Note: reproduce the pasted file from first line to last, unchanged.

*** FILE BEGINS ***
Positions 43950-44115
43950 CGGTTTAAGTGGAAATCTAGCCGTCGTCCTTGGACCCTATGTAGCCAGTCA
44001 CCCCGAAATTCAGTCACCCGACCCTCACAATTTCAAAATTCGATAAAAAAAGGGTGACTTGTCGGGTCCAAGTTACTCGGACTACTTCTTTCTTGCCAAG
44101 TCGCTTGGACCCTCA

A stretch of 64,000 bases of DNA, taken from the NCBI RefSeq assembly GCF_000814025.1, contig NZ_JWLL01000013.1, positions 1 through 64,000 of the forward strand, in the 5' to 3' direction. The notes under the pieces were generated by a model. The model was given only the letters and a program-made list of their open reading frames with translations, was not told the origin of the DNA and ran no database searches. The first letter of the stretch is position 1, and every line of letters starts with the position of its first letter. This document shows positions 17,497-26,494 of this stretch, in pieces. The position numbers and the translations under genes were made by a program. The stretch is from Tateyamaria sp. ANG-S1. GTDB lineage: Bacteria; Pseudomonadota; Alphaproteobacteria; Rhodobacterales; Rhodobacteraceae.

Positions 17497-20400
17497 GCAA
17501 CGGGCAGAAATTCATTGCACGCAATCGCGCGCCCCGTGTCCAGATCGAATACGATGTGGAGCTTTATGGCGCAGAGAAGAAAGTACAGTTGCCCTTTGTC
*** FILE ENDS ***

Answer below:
Positions 43950-44115
43950 CGGTTTAAGTGGAAATCTAGCCGTCGTCCTTGGACCCTATGTAGCCAGTCA
44001 CCCCGAAATTCAGTCACCCGACCCTCACAATTTCAAAATTCGATAAAAAAAGGGTGACTTGTCGGGTCCAAGTTACTCGGACTACTTCTTTCTTGCCAAG
44101 TCGCTTGGACCCTCA

A stretch of 64,000 bases of DNA, taken from the NCBI RefSeq assembly GCF_000814025.1, contig NZ_JWLL01000013.1, positions 1 through 64,000 of the forward strand, in the 5' to 3' direction. The notes under the pieces were generated by a model. The model was given only the letters and a program-made list of their open reading frames with translations, was not told the origin of the DNA and ran no database searches. The first letter of the stretch is position 1, and every line of letters starts with the position of its first letter. This document shows positions 17,497-26,494 of this stretch, in pieces. The position numbers and the translations under genes were made by a program. The stretch is from Tateyamaria sp. ANG-S1. GTDB lineage: Bacteria; Pseudomonadota; Alphaproteobacteria; Rhodobacterales; Rhodobacteraceae.

Positions 17497-20400
17497 GCAA
17501 CGGGCAGAAATTCATTGCACGCAATCGCGCGCCCCGTGTCCAGATCGAATACGATGTGGAGCTTTATGGCGCAGAGAAGAAAGTACAGTTGCCCTTTGTC